Our Intel® C++ Compiler Is the First to Earn Khronos SYCL* 2020 Conformance

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It is no secret that GPU accelerators have become an important solution for parallel workloads ranging from AI to HPC to image processing. Until recently, the programming model for these platforms has been dominated by proprietary languages that lock application developers to a single vendor’s hardware. The Khronos Group has been solving this problem, though, by defining SYCL*, a new multi-vendor open standard for programming GPUs and other offload accelerators. SYCL is based on modern C++ programming features, and it provides an API that can target any vendor’s GPU devices or even other accelerator devices, like field-programmable gate arrays (FPGAs).

The Khronos Group ratified the SYCL 2020 specification early in 2021, and vendors have been working hard to achieve full conformance to the specification since then. Intel Corporation recently became the first vendor to do this with the 2024.1 release of the Intel® oneAPI DPC++/C++ Compiler.

The Khronos Group does not just take a vendor’s word when they claim conformance. In addition to publishing a specification for SYCL, the Khronos Group also provides a comprehensive SYCL conformance test suite. To claim conformance, a vendor must first demonstrate that its compiler passes this test suite. This level of rigor is good for the industry because it helps ensure that application code is portable from one vendor’s compiler to another.

Applications written in C++ with SYCL are also portable across different vendors’ hardware, but the responsibility is shared between the compiler and the application developer. A fundamental challenge is that GPU features differ from one vendor to another, and even more so from one type of accelerator (e.g., GPU) to another (e.g., FPGA). History has shown that hiding these differences often leads to code that performs poorly or code that runs with vastly different performance on different vendors’ hardware.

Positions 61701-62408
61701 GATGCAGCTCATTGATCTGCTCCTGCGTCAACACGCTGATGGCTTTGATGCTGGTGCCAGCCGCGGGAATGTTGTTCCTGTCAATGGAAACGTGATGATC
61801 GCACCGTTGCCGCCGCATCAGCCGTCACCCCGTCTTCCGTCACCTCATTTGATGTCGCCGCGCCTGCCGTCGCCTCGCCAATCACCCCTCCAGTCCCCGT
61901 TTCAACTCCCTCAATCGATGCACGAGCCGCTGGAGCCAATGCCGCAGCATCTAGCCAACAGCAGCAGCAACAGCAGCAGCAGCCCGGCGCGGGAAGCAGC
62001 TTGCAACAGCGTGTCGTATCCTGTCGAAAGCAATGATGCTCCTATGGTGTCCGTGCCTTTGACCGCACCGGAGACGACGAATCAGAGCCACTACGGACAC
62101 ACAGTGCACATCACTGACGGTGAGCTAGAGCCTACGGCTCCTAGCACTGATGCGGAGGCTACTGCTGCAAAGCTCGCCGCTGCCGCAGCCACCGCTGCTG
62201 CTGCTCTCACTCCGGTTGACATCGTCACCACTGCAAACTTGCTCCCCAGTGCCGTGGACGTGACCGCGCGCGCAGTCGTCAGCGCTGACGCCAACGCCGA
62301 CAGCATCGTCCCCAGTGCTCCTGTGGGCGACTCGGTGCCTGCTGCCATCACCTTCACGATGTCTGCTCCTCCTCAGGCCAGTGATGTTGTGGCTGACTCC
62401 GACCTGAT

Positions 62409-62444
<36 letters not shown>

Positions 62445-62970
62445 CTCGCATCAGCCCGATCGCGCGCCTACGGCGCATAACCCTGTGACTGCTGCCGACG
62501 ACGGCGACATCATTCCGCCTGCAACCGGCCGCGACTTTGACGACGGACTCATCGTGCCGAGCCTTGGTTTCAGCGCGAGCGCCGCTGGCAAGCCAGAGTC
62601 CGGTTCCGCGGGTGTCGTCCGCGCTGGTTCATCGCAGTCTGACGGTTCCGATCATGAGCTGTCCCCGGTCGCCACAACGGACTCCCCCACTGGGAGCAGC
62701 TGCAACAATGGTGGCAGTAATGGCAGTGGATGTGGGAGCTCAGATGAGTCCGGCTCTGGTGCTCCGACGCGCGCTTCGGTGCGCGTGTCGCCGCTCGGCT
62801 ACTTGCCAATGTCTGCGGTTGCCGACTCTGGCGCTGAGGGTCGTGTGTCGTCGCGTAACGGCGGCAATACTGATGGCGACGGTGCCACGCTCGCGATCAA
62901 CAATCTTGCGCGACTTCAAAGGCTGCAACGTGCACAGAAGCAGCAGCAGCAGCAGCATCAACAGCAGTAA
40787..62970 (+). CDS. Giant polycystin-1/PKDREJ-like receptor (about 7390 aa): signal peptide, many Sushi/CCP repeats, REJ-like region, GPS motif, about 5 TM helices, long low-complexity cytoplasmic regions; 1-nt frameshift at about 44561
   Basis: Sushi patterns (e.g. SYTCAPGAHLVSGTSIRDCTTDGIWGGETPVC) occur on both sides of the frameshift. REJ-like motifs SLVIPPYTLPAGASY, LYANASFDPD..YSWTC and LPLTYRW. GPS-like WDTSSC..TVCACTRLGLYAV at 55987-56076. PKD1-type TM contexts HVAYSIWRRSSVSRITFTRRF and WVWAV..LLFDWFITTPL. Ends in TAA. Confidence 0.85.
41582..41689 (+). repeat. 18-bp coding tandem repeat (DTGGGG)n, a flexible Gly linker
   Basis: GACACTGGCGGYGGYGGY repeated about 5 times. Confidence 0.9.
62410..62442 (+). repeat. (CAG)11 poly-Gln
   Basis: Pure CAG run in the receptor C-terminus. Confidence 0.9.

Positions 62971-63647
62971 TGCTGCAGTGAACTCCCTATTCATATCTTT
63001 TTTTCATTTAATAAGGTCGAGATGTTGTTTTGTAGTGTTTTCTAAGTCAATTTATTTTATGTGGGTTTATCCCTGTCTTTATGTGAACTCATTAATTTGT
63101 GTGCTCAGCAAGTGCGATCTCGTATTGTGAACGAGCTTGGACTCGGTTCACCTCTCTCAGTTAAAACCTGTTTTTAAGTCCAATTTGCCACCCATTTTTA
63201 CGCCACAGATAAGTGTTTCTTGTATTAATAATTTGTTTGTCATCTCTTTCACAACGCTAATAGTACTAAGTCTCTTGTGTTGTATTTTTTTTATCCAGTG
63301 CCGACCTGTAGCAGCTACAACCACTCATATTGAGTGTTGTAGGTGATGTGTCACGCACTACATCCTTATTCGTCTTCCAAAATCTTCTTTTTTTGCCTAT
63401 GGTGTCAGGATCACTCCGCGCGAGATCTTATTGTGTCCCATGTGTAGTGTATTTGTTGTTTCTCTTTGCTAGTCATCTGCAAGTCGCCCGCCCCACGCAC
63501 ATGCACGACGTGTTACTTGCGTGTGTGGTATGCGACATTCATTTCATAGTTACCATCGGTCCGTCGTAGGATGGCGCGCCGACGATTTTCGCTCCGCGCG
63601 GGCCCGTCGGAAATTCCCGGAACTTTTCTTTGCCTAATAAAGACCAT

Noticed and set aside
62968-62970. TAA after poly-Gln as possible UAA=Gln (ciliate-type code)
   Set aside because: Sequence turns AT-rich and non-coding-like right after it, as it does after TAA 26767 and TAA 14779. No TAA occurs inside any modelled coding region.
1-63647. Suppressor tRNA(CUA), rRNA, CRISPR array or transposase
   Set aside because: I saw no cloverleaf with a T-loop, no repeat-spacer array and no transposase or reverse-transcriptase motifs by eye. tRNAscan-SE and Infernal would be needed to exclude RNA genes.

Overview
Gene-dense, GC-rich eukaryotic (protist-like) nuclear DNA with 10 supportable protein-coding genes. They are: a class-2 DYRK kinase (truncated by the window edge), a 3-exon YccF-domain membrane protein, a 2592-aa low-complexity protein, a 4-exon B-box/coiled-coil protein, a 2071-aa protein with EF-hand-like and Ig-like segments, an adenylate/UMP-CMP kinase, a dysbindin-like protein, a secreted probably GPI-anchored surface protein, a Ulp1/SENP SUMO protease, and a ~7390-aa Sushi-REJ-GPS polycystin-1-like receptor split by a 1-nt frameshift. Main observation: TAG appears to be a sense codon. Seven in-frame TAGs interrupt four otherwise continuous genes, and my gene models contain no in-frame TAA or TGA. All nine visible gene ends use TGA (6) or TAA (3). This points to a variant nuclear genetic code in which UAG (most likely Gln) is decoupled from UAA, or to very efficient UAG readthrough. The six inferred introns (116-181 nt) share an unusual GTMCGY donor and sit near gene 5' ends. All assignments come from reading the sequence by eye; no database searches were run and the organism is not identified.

SYCL takes a different approach and exposes these differences to the programmer. Application developers can then decide whether portability across vendor hardware is important. If a developer only cares to run an application on a single vendor’s hardware, they can simply use the features that are supported on that hardware. However, if a developer wants to write a portable application, they can use the rich query mechanisms in the SYCL language to conditionally make use of features that each device provides, eking out the last bit of performance on each hardware device. The power of SYCL is that it provides a common programming language that can be used across diverse types of accelerators while still exposing the features that are unique to each of those accelerators.

With Intel’s announcement of the first conformant SYCL compiler, this portability is now available to developers. Application developers can make use of the full set of features in the SYCL 2020 specification, with the assurance that their code will be portable to any other compiler that is conformant to that specification.

In this world of accelerators, we do need to ask what SYCL compiler means in this context. First, it is a C++ compiler with SYCL support. C++ compilers might also support other parallelization or offloading with another standard such as OpenMP*. It is important to know we are programming in C++ with some added support to give us control over offloading data and computations to accelerators. Secondly, conformance is proven with a combination of a compiler and runtime(s). Therefore, the Khronos website lists the conformant products (link is given at the end of this article) in a precise enough fashion to see what has passed the rigors of submission, review, and acceptance.

I will conclude with a list of some of the most valuable resources to learn more about SYCL and this first conformant SYCL compiler: